Articles tagged with : lowest price technically acceptable

Is DOD moving away from LPTA?

How long will it take to trickle down?

Industry has long objected to the use of lowest priced, technically acceptable (LPTA) procurement strategies for technical/professional services and complex solution procurements, and it now appears that DOD is moving away from this practice. Narrowing the use of LPTA Under Secretary of Defense for Acquisition, Technology and Logistics, Frank Kendall, issued a memorandum on March 4 to clear up confusion about when LPTA is appropriate as a source selection process. His memo states LPTA “has a clear, but limited place in the source selection best value continuum” and narrowly defines when LPTA is appropriate for DOD procurements. This memo signals a shift away from the LPTA source selection process. Download a copy of Kendall’s memo titled, “Appropriate Use of Lowest Priced, Technically Acceptable Source Selection Process and Contract Type.” According to Kendall, LPTA should only be used when procurements meet four specific conditions: The requirements are well defined; The risk...

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5 questions to derail an LPTA procurement

What you ask might guide an agency away from a low-price contract

Recently, while teaching a capture management class, a capture manager asked me what he could do when the contracting officer for a pending IT services bid said he wanted to use lowest price technically acceptable (LPTA) evaluation criteria versus the traditional best-value tradeoff approach. The capture manager and the government program manager wanted to avoid a price shootout, but the contracting shop wouldn’t agree. When confronted with this situation, here are five questions a capture manager should answer to help the technical client steer clear of LPTA requirements. 1. Does the use of LPTA violate government guidance? Does your client know that the Defense Department (DOD) has a policy statement providing guidance on when to use LPTA evaluation criteria instead of the best-value approach that trades off cost and non-cost factors? Appendix A of the DOD’s Source Selection Procedure (3/4/11) contains the policy and states that, “LPTA may be used...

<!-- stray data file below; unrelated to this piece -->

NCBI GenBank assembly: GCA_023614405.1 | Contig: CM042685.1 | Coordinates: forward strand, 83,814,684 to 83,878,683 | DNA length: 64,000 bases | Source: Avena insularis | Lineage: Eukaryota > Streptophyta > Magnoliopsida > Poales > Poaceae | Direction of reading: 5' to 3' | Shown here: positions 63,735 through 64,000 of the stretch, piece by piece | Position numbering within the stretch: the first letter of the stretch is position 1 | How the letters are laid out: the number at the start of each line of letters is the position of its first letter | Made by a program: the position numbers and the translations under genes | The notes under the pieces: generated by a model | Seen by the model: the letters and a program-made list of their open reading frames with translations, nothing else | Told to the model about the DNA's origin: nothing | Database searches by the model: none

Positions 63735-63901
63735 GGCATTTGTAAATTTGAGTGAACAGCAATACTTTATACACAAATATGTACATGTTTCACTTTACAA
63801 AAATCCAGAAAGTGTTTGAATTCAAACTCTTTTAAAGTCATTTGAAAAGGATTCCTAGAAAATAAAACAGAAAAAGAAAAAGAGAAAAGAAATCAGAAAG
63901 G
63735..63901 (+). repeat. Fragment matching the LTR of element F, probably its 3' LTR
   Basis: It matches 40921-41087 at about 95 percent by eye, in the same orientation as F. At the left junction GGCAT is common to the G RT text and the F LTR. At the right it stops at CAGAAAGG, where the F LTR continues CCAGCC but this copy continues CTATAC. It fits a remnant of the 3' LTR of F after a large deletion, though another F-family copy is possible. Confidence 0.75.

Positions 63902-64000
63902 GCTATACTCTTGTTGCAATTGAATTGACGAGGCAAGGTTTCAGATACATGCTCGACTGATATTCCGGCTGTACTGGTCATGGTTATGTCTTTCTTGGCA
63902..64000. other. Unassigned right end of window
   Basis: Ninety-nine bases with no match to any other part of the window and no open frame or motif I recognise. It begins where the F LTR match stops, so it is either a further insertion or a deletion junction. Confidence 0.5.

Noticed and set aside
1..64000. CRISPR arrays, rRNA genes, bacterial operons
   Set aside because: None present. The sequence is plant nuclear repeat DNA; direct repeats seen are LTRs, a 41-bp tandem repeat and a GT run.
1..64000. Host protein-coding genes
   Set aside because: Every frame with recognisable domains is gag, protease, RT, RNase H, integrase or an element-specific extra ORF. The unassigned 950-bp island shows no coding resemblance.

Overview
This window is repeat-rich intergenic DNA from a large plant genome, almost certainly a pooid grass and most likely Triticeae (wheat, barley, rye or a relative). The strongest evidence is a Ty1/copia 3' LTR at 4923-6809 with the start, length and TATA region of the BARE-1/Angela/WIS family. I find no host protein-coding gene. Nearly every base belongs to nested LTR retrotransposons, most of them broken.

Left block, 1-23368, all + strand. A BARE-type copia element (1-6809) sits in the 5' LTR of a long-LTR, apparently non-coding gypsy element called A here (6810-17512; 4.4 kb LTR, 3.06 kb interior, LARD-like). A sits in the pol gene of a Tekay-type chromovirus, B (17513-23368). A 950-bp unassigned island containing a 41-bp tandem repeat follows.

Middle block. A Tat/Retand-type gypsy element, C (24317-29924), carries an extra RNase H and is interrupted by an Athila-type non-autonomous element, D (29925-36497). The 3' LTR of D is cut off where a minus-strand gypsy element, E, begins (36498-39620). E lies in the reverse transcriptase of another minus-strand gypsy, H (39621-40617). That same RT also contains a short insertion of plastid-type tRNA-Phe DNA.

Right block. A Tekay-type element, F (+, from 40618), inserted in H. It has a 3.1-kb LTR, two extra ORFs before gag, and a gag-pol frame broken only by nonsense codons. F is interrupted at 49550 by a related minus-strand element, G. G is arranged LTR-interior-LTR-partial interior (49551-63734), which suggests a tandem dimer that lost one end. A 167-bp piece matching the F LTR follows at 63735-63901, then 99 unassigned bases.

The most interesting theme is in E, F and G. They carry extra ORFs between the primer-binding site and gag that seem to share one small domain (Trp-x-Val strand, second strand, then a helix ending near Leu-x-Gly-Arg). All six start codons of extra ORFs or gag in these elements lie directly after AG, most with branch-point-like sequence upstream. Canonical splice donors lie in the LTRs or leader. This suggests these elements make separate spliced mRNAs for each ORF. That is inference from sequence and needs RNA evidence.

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Will low-price contracting make us all losers?

We are seeing a procurement strategy shift for technical and professional services bids brought about by procurement officials using lowest price, technically acceptable (LPTA) evaluation criteria rather than the more traditional best-value tradeoff criteria. While there is certainly a place for the low-price strategy in federal procurements, it is definitely not suitable for procurements with complex services or uncertain performance risk. When the government applies the strategy to unsuitable procurements, both the government and the bidders lose. Here’s what happens and what you can do about it. When to use LPTA Evaluation Criteria LPTA is actually a form of best value. In traditional best value procurements, the government allows tradeoffs among non-cost factors such as technical approach, management plan, past performance, etc. and cost when determining best value to the government. These tradeoffs give the government the latitude to award a contract to other than the lowest priced offeror when...

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